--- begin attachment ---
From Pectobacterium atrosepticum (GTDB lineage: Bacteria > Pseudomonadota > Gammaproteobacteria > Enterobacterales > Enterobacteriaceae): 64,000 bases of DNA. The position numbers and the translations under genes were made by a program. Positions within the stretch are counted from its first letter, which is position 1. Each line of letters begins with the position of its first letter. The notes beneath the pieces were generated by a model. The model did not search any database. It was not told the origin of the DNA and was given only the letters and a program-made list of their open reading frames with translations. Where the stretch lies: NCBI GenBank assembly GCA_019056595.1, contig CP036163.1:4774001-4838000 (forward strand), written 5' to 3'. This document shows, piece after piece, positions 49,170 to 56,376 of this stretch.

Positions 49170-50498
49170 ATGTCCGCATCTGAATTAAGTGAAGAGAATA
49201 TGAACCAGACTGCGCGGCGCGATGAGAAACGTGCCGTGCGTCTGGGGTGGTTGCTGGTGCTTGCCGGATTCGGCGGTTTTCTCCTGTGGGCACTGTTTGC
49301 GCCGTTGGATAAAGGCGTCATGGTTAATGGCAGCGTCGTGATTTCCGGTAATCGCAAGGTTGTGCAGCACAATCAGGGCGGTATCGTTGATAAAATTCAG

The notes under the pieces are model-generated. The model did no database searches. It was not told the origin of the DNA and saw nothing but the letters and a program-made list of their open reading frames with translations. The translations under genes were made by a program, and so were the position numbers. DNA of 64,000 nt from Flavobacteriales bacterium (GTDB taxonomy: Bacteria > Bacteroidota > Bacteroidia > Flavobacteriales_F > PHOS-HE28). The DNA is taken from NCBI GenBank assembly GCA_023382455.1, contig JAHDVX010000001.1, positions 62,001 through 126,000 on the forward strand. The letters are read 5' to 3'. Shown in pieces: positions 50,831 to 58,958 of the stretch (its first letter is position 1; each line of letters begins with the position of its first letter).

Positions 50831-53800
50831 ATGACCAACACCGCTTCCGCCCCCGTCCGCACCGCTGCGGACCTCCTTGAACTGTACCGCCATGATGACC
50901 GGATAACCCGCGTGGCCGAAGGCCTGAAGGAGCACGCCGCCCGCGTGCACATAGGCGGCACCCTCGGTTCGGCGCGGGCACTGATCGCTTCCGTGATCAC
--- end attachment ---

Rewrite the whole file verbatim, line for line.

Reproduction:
From Pectobacterium atrosepticum (GTDB lineage: Bacteria > Pseudomonadota > Gammaproteobacteria > Enterobacterales > Enterobacteriaceae): 64,000 bases of DNA. The position numbers and the translations under genes were made by a program. Positions within the stretch are counted from its first letter, which is position 1. Each line of letters begins with the position of its first letter. The notes beneath the pieces were generated by a model. The model did not search any database. It was not told the origin of the DNA and was given only the letters and a program-made list of their open reading frames with translations. Where the stretch lies: NCBI GenBank assembly GCA_019056595.1, contig CP036163.1:4774001-4838000 (forward strand), written 5' to 3'. This document shows, piece after piece, positions 49,170 to 56,376 of this stretch.

Positions 49170-50498
49170 ATGTCCGCATCTGAATTAAGTGAAGAGAATA
49201 TGAACCAGACTGCGCGGCGCGATGAGAAACGTGCCGTGCGTCTGGGGTGGTTGCTGGTGCTTGCCGGATTCGGCGGTTTTCTCCTGTGGGCACTGTTTGC
49301 GCCGTTGGATAAAGGCGTCATGGTTAATGGCAGCGTCGTGATTTCCGGTAATCGCAAGGTTGTGCAGCACAATCAGGGCGGTATCGTTGATAAAATTCAG

The notes under the pieces are model-generated. The model did no database searches. It was not told the origin of the DNA and saw nothing but the letters and a program-made list of their open reading frames with translations. The translations under genes were made by a program, and so were the position numbers. DNA of 64,000 nt from Flavobacteriales bacterium (GTDB taxonomy: Bacteria > Bacteroidota > Bacteroidia > Flavobacteriales_F > PHOS-HE28). The DNA is taken from NCBI GenBank assembly GCA_023382455.1, contig JAHDVX010000001.1, positions 62,001 through 126,000 on the forward strand. The letters are read 5' to 3'. Shown in pieces: positions 50,831 to 58,958 of the stretch (its first letter is position 1; each line of letters begins with the position of its first letter).

Positions 50831-53800
50831 ATGACCAACACCGCTTCCGCCCCCGTCCGCACCGCTGCGGACCTCCTTGAACTGTACCGCCATGATGACC
50901 GGATAACCCGCGTGGCCGAAGGCCTGAAGGAGCACGCCGCCCGCGTGCACATAGGCGGCACCCTCGGTTCGGCGCGGGCACTGATCGCTTCCGTGATCAC